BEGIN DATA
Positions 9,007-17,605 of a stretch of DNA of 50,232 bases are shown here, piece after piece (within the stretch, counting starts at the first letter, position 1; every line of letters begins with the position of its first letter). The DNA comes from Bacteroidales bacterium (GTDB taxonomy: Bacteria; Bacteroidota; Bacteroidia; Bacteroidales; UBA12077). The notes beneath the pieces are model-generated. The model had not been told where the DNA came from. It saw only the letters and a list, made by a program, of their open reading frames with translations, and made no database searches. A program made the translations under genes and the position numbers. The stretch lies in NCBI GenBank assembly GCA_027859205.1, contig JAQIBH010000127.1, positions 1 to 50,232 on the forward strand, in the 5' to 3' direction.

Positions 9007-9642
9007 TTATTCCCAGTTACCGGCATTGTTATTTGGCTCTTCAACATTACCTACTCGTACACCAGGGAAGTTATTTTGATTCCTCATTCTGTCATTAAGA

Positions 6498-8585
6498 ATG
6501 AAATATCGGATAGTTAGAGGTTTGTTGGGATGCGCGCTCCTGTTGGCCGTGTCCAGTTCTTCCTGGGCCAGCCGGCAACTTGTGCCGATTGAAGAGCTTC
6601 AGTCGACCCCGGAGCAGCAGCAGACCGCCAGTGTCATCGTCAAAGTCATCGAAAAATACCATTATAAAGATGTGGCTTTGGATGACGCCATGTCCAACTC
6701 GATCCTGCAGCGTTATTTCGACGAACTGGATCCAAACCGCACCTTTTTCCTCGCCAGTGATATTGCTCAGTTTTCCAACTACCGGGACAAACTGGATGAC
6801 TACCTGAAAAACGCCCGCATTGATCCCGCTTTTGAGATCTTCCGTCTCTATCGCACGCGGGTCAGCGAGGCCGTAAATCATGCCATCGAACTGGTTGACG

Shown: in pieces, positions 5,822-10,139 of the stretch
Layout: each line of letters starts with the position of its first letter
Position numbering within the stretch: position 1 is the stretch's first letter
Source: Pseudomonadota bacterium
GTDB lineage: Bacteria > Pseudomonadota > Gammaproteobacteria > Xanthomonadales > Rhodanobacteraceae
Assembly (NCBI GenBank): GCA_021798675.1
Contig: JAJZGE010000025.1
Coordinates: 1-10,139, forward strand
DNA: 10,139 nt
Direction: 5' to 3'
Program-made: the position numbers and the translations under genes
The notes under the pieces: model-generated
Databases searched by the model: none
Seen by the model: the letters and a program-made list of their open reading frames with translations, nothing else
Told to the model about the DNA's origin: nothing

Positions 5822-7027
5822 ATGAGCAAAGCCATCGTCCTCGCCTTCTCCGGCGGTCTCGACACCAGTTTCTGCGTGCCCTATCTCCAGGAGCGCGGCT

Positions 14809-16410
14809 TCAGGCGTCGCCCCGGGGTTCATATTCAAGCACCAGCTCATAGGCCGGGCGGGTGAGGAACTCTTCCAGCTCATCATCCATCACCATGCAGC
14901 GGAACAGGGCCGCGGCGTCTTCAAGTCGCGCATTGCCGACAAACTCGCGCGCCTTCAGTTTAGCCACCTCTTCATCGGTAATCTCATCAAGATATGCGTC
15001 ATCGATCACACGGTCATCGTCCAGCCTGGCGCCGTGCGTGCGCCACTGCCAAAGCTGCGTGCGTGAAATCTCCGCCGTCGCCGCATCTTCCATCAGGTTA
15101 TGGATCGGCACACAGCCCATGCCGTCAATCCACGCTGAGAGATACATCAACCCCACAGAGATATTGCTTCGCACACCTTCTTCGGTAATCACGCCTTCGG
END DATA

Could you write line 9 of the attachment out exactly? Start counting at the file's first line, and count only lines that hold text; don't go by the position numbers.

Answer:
6801 TACCTGAAAAACGCCCGCATTGATCCCGCTTTTGAGATCTTCCGTCTCTATCGCACGCGGGTCAGCGAGGCCGTAAATCATGCCATCGAACTGGTTGACG